- The Washington Times - Tuesday, November 24, 2009

KABUL, Afghanistan | Bombings and shootings killed 12 people across Afghanistan, including four U.S. troops and three children, as President Obama convened his war council again Monday to fine-tune a strategy to respond to the intransigent violence.

Mr. Obama is considering sending tens of thousands more troops to fight an increasingly virulent insurgency, and pressure has been mounting for a decision. NATO is also calling on allied nations to add to their military presence.

The violence has continued unabated despite the tens of thousands of foreign troops already in the country since the 2001 U.S.-led invasion.

Three U.S. troops were killed in southern Afghanistan on Sunday - two in a bombing and a third in a separate firefight - while a fourth was killed in the east of the country in a bombing on Monday, NATO said in a statement.

The deaths bring the number of Americans killed in Afghanistan in November to 15. October was the deadliest month for U.S. troops in the eight-year war, with 59 dead.

To the north, insurgents attacked German soldiers and Afghan National Police with grenades and gunfire as the troops drove through an area northwest of Kunduz city, wounding two Afghan policemen. Air support was called in, and the insurgents fled, the German military said.

A suicide bombing also struck the same province, which has seen a spike in militants’ attacks in recent months. The bomber, who was targeting a police convoy, killed five civilians, including three children, the Interior Ministry said. Another five people were wounded in the attack, which missed the convoy, it said.

Separately, three Afghan soldiers were killed by a roadside bomb in the volatile southern province of Helmand, in the Musa Qala district, the Defense Ministry said. It did not give further details.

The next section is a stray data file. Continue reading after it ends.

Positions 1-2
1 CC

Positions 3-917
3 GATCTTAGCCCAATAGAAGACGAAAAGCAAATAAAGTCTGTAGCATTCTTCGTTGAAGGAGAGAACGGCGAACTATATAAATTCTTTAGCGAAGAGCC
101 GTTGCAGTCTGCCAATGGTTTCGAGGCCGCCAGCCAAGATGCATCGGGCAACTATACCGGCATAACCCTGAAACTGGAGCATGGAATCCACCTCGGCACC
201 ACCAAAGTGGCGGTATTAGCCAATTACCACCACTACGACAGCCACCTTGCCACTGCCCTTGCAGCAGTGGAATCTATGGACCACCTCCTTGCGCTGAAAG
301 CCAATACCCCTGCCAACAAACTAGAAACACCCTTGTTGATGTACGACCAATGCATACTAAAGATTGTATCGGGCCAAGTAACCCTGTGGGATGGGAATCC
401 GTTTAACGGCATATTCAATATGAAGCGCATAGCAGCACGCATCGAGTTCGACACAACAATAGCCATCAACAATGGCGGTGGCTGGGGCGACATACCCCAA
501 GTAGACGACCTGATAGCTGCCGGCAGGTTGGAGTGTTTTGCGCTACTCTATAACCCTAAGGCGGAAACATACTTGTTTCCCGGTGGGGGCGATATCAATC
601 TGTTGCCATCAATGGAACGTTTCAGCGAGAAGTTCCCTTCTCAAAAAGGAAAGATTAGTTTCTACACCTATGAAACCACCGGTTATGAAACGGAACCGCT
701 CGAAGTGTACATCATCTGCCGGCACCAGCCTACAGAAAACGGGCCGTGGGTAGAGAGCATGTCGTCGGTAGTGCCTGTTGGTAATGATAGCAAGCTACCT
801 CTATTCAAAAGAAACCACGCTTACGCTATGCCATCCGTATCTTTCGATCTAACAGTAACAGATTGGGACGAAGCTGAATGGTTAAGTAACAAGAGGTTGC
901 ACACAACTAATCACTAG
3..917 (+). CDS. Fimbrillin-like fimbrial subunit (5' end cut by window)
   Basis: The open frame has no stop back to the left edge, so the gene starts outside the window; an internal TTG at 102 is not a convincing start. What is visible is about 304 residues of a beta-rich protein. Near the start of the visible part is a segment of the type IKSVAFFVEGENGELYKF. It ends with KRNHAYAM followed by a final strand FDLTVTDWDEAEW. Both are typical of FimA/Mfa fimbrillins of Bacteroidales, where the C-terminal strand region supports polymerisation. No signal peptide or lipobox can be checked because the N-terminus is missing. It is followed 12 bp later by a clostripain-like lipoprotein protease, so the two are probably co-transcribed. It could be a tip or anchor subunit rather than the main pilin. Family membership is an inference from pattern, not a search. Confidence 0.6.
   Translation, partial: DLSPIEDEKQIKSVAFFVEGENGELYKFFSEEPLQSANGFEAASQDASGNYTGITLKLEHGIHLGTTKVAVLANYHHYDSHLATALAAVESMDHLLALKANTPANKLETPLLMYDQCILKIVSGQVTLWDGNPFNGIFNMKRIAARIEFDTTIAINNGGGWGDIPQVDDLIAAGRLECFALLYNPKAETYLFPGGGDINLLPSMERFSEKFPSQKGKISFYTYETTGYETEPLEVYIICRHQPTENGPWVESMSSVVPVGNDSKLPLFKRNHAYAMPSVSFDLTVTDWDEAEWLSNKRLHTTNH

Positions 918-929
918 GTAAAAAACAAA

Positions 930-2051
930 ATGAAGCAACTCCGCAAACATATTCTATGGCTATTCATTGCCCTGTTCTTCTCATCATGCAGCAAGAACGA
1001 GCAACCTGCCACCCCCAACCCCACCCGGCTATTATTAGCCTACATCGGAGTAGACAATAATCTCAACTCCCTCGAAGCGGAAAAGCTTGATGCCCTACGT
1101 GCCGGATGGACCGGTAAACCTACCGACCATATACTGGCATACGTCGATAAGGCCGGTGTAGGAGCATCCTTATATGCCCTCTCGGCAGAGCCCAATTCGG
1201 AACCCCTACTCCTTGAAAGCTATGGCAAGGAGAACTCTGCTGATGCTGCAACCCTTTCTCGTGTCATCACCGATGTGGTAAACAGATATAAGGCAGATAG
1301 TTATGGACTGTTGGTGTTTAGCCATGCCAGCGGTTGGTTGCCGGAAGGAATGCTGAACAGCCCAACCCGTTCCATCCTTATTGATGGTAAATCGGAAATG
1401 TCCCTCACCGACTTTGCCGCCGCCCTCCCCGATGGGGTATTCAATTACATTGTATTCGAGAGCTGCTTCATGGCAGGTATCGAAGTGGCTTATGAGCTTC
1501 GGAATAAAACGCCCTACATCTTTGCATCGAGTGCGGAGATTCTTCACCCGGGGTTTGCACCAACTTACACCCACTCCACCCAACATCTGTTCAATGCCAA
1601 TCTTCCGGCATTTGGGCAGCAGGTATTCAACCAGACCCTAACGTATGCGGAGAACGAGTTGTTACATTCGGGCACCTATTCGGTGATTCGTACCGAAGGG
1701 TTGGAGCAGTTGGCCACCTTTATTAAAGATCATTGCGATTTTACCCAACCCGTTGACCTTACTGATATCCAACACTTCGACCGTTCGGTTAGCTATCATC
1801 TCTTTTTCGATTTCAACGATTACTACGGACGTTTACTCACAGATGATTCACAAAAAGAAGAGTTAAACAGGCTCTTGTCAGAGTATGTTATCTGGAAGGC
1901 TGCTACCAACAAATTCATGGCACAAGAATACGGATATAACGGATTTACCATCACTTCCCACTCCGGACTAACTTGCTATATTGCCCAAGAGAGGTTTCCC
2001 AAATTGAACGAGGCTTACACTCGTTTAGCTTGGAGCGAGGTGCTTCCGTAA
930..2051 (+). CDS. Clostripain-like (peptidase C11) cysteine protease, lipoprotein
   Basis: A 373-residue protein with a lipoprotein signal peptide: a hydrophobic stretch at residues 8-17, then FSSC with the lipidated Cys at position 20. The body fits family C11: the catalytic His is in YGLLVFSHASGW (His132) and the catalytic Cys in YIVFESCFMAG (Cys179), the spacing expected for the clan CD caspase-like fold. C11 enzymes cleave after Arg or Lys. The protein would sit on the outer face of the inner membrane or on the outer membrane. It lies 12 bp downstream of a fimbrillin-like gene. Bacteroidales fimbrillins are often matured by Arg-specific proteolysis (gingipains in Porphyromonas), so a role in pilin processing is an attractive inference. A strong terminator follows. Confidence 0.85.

NATO currently has about 71,000 troops in Afghanistan, nearly half of them American. The U.S. military also has an additional 36,000 troops in Afghanistan who serve outside NATO under independent command.

Gen. Stanley McChrystal, the top commander in Afghanistan, has said more U.S. forces are needed to head off a failure against Taliban militants. He has given the president multiple options, but the one most often cited is a recommendation for about 40,000 additional troops.

Mr. Obama is expected to announce a decision in the next few weeks. On Monday, he called a high-powered national security team together for their 10th session since August.

Alliance spokesman James Appathurai said in Brussels on Monday that NATO Secretary-General Anders Fogh Rasmussen is in the midst of intense negotiations aimed at getting more troops, equipment, funding and other resources for the newly established NATO Training Mission, which is tasked with building up Afghanistan’s nascent army and police force.

Afghan President Hamid Karzai said last week during his inauguration to his second five-year term that he wanted Afghan forces to take the lead in ensuring security for his country within five years, with foreign troops relegated to providing support and training.

Although several allies have said they will dispatch some reinforcements, most NATO nations have so far shied away from making firm commitments.


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